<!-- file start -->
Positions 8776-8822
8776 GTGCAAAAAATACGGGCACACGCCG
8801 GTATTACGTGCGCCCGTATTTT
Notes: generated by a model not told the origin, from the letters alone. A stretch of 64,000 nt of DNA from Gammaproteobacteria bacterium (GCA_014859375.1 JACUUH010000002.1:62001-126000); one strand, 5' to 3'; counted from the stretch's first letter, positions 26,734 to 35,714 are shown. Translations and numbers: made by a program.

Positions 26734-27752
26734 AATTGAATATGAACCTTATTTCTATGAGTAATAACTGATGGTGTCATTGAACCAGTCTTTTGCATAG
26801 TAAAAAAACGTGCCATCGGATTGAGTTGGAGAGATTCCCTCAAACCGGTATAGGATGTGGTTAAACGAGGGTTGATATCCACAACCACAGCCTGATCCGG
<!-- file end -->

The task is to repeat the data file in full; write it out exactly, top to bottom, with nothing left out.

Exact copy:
Positions 8776-8822
8776 GTGCAAAAAATACGGGCACACGCCG
8801 GTATTACGTGCGCCCGTATTTT
Notes: generated by a model not told the origin, from the letters alone. A stretch of 64,000 nt of DNA from Gammaproteobacteria bacterium (GCA_014859375.1 JACUUH010000002.1:62001-126000); one strand, 5' to 3'; counted from the stretch's first letter, positions 26,734 to 35,714 are shown. Translations and numbers: made by a program.

Positions 26734-27752
26734 AATTGAATATGAACCTTATTTCTATGAGTAATAACTGATGGTGTCATTGAACCAGTCTTTTGCATAG
26801 TAAAAAAACGTGCCATCGGATTGAGTTGGAGAGATTCCCTCAAACCGGTATAGGATGTGGTTAAACGAGGGTTGATATCCACAACCACAGCCTGATCCGG